Biking has a big economic impact on my life. I feel like I save a lot of money by not using my car, and I think there are definitely economic benefits to better long term health! I enjoy it immensely and I’ve enjoyed planning my bike rides around completing errands.
Why I Bike
Every cyclist has a story. What’s yours?
RI Bike’s ‘Why I Bike’ stories are a great way to learn about our cycling neighbors and to show all the ways people bike in Rhode Island. If you’d like to share your story, let us know.
[This is 'Why I Bike']
Riding my bike is fun and satisfying, economical and eye opening and educational and you can eat all you want all day.
I have a project that I’ve been working on for a while now, a map of Rhode Island generated entirely by the GPS data from bike rides that I’ve done. With that in my head, I’m always looking for new roads to ride, and different routes and shortcuts get prioritized. It’ll keep me busy for years.
I learned how to ride a bicycle when I was around 7years old. My father taught me how to ride on a red Raleigh. I lived on a very busy road and in order to gain more independence and ride further than my driveway, I picked up the skill quickly.
My human tells me that riding a bike reminds her of when she was a kid, and she loves how freeing and energizing it is. She really enjoys getting some exercise along the way, too.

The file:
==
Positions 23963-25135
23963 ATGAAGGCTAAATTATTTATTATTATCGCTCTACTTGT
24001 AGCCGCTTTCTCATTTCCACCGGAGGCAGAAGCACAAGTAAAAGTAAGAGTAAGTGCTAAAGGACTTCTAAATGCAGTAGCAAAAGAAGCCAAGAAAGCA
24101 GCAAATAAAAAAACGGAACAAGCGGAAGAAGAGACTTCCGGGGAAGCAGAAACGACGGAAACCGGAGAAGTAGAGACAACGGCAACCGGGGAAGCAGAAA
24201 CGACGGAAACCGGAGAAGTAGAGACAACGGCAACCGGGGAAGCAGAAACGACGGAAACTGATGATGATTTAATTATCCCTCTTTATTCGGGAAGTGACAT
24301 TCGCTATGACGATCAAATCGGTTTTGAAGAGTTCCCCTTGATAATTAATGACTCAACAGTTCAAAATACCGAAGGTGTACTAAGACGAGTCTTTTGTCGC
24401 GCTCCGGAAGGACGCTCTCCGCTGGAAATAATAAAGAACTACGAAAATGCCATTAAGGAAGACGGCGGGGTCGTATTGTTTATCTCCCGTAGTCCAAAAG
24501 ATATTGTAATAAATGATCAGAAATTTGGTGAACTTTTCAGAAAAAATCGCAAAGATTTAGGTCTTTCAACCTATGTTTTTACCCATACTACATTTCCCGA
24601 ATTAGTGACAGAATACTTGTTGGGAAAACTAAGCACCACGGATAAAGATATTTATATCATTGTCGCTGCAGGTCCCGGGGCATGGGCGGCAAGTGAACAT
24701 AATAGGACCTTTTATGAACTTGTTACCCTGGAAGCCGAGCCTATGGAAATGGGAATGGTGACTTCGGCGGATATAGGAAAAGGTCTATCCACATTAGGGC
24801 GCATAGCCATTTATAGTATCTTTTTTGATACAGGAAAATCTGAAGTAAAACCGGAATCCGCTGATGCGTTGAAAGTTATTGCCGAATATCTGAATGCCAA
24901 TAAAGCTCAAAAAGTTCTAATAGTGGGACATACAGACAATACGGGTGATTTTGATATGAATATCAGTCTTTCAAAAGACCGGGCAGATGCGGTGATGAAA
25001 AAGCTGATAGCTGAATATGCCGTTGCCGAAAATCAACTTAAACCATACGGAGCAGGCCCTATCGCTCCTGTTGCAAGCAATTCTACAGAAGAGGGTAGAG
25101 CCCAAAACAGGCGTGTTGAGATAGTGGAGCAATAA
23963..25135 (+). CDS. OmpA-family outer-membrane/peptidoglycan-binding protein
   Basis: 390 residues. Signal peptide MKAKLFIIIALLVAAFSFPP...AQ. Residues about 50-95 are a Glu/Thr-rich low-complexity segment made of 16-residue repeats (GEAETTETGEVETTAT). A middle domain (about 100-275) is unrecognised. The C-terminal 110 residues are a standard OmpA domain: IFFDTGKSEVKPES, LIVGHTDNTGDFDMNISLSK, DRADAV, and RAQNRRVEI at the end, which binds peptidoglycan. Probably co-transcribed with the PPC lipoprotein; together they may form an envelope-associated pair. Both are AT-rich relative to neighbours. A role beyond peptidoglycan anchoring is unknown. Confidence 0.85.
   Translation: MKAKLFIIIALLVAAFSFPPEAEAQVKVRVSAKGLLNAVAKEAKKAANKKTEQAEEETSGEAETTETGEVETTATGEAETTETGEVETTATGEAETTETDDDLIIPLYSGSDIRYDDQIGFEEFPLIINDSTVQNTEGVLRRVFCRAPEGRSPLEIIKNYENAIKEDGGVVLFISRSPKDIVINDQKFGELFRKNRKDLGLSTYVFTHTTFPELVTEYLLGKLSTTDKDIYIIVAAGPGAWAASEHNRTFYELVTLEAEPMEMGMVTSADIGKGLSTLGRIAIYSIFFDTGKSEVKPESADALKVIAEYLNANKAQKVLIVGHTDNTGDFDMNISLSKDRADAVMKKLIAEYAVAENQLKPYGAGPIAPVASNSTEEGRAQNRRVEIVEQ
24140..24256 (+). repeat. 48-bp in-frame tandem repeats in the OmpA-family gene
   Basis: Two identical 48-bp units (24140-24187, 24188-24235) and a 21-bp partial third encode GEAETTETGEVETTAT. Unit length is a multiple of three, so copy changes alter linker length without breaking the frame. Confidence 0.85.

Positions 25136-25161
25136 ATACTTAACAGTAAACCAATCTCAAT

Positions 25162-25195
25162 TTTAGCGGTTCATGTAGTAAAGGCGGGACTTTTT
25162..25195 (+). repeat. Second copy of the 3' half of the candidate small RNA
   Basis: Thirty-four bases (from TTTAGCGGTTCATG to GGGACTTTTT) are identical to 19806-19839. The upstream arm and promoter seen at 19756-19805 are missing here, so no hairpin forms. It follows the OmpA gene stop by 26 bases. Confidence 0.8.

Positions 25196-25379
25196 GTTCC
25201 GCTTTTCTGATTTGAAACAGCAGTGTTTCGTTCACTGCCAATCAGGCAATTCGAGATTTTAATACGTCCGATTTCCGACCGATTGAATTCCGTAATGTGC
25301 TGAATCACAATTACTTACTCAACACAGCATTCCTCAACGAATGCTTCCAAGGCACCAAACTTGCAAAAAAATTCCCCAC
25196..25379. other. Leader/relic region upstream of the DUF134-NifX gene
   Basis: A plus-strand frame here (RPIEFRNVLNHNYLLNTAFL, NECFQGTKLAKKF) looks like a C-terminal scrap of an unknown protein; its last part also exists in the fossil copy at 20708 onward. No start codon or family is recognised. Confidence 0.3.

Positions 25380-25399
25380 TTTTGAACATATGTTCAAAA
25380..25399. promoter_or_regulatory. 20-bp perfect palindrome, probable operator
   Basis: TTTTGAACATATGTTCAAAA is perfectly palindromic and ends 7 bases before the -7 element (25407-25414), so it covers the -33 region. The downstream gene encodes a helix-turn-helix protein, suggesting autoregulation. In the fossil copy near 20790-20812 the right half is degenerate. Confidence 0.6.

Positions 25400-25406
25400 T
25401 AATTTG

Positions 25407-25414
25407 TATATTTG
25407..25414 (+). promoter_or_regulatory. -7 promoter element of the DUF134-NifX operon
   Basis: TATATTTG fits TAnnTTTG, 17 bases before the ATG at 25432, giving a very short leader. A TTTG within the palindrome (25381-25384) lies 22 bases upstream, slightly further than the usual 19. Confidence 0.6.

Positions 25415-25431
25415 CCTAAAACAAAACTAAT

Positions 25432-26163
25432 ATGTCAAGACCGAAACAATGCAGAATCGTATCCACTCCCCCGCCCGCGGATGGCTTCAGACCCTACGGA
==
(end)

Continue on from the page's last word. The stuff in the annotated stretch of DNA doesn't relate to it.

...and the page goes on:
Biking is an integral part of my life. Whenever I run into a friend or acquaintance, the first question I am always asked is, “did you bike here.” More often than not the answer is yes.
Cycling has been very important to me, it’s gotten me through the lowest parts of my life and if I couldn’t do it than I would probably become intolerable. Experiencing new places on a bike is bliss to me, I’ve done it in 3 different countries now and it’s my favorite way to get around.
Biking gave me the opportunity to be friends and interact with folks of all walks of life.
Biking has been a part of my life forever. As a young kid in the 80s, a bicycle = freedom. I don’t ride nearly as much as I’d like to, but I am steadily increasing my biking time.
15 years ago, I needed to find exercise I liked. I went from “i don’t bike” to “100 miles a week” over the course of 2 weeks.
The fresh air and simplicity of riding my bike is what keeps me coming back to the two wheels. I bike to work year round and try to do as many errands by bicycle that I can. I enjoy getting out of the city and getting on the bike path when I can but I equally appreciate just wandering on back roads in Providence and Pawtucket.
I joke I went from 8 million (NYC) to 8000 (Davis CA) in 1961 just as the U of California was planning a vast expansion fully incorporating bicycling and discouraging cars. I didn’t have a car so did all my travel by bike as did most others.